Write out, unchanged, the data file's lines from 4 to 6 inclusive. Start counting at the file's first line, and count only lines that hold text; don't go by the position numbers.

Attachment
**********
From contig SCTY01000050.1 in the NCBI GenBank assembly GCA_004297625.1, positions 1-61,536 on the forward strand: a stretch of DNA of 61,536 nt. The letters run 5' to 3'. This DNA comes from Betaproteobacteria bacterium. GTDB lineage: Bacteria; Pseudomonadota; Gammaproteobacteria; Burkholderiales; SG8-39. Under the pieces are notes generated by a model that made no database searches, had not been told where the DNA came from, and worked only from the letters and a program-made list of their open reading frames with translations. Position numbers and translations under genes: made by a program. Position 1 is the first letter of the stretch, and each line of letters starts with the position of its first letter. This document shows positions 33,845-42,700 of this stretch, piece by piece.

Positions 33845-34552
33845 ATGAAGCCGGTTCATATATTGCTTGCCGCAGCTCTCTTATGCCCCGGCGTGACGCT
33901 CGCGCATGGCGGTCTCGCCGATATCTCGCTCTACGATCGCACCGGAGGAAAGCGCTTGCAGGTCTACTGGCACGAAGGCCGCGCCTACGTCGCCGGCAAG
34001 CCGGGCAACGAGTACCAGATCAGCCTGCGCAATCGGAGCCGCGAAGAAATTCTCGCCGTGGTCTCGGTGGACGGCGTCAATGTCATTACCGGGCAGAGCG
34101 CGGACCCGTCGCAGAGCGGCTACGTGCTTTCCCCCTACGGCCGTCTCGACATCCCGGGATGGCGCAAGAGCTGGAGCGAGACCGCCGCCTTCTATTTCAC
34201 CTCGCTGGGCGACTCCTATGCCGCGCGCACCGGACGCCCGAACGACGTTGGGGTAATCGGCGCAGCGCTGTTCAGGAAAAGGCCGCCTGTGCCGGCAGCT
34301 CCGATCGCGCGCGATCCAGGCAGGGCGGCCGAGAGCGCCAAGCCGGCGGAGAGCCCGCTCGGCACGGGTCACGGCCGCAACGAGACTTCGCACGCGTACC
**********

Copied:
33901 CGCGCATGGCGGTCTCGCCGATATCTCGCTCTACGATCGCACCGGAGGAAAGCGCTTGCAGGTCTACTGGCACGAAGGCCGCGCCTACGTCGCCGGCAAG
34001 CCGGGCAACGAGTACCAGATCAGCCTGCGCAATCGGAGCCGCGAAGAAATTCTCGCCGTGGTCTCGGTGGACGGCGTCAATGTCATTACCGGGCAGAGCG
34101 CGGACCCGTCGCAGAGCGGCTACGTGCTTTCCCCCTACGGCCGTCTCGACATCCCGGGATGGCGCAAGAGCTGGAGCGAGACCGCCGCCTTCTATTTCAC